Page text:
The usual suspects have been attacking Obama for “demonizing” insurance companies; but saying that people do terrible things isn’t demonization if they do, in fact, do terrible things.

And health insurers do, because they have huge financial incentives to act in an inhumane way — most obviously, by revoking coverage when people get sick, using whatever rationale they can devise.

Read this report by Murray Waas on Assurant Health (previously called Fortis), which used a computer algorithm to identify every client with HIV, then systematically revoked coverage on the flimsiest of grounds — and appears to have systematically hidden any paper trail showing how it made its decisions:

The South Carolina Supreme Court, in upholding the jury’s verdict in the case in a unanimous 5-0 opinion, said that it agreed with the lower court’s finding that Fortis destroyed records to hide the corporation’s misconduct. Supreme Court Chief Justice Jean Hoefer Toal wrote: “The lack of written rescission policies, the lack of information available regarding appealing rights or procedures, the separate policies for rescission documents” as well as the “omission” of other records regarding the decision to revoke Mitchell’s insurance, constituted “evidence that Fortis tried to conceal the actions it took in rescinding his policy.”

And what basis did the company use for revoking coverage?

Fortis canceled Mitchell’s health insurance based on a single erroneous note from a nurse in his medical records that indicated that he might have been diagnosed prior to his obtaining his insurance policy. When the company’s investigators discovered the note, they ceased further review of Mitchell’s records for evidence to the contrary, including the records containing the doctor’s diagnosis.

Still, this must have been an outlier, a scuzzy company that wasn’t at all typical, right? But in that case, why was the CEO one of the people who testified on behalf of the insurance industry?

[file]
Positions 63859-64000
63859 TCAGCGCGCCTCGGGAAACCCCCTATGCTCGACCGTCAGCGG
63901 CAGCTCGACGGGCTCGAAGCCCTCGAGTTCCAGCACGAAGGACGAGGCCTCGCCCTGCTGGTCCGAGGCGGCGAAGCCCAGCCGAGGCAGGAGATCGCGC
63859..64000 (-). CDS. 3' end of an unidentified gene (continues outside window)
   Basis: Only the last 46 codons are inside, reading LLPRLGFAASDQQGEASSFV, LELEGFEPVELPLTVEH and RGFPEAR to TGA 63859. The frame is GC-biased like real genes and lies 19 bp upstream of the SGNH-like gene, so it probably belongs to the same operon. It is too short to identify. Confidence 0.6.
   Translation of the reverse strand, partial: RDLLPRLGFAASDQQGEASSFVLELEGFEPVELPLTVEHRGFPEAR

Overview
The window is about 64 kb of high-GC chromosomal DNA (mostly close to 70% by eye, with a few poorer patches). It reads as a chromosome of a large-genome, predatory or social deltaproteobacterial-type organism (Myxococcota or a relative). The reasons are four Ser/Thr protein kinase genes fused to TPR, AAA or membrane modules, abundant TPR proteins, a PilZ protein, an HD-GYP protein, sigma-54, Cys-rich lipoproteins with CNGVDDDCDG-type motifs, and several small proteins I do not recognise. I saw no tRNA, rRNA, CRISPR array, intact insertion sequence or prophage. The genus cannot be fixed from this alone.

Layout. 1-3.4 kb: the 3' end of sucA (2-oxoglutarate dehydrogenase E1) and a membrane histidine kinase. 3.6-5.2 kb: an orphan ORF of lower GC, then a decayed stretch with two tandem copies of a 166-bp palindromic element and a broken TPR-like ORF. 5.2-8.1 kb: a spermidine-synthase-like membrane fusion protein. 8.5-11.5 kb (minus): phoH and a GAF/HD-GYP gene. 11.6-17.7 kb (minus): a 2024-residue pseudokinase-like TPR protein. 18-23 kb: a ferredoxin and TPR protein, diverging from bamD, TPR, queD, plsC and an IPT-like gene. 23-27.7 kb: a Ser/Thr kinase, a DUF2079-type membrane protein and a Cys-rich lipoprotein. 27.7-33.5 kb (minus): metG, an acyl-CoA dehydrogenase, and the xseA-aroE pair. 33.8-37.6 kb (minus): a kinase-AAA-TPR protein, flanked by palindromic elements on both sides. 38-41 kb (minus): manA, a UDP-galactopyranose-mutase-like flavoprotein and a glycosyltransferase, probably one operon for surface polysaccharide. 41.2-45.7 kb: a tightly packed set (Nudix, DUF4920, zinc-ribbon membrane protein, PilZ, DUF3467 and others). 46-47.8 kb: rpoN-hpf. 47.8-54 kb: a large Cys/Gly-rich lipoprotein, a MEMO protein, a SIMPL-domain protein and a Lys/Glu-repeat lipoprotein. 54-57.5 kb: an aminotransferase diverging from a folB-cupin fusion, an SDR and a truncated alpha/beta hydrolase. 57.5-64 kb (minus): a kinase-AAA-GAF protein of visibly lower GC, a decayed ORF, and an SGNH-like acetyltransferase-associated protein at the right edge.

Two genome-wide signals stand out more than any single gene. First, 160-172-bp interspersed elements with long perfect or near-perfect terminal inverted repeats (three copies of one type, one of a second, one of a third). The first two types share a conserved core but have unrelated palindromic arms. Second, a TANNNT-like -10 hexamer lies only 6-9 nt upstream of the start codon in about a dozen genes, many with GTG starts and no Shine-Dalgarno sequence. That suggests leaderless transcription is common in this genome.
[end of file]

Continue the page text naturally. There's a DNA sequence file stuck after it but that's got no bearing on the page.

On June 16, 2009, the House Energy and Commerce Committee, held a hearing on the practice of rescission by health insurance companies, and among the industry executives who testified was Don Hamm, the CEO and President of Assurant Health.

Hamm insisted before the committee that rescission was a necessary tool for Assurant and other health insurance companies to hold the cost of premiums down for other policyholders. Hamm asserted that rescission was “one of many protections supporting the affordability and viability of individual health insurance in the United States under our present system.”

And as the story points out, the evidence is that the overwhelming majority of rescissions, not just at Assurant but across the board, are, in fact, without justification.

The crucial thing to understand is that depending on how a few Democrats vote sometime soon, stories like this will either cease happening — or continue, and get much worse. The proposed health care reform would end discrimination based on pre-existing conditions, and therefore end the threat of rescission as well.

And to repeat what I and other have repeatedly explained, you need the whole package to make this work. You can’t end discrimination based on medical history unless you require that health as well as sick people have insurance, to broaden the risk pool. And you can’t mandate coverage unless you provide aid to those who otherwise couldn’t afford it.

Right now, we have a system that creates huge incentives for bad, one might say demonic, behavior: Assurant made $150 million by revoking coverage, almost always without cause. We can end all of that — not in some indefinite future, but with a single vote right now.

Just do it.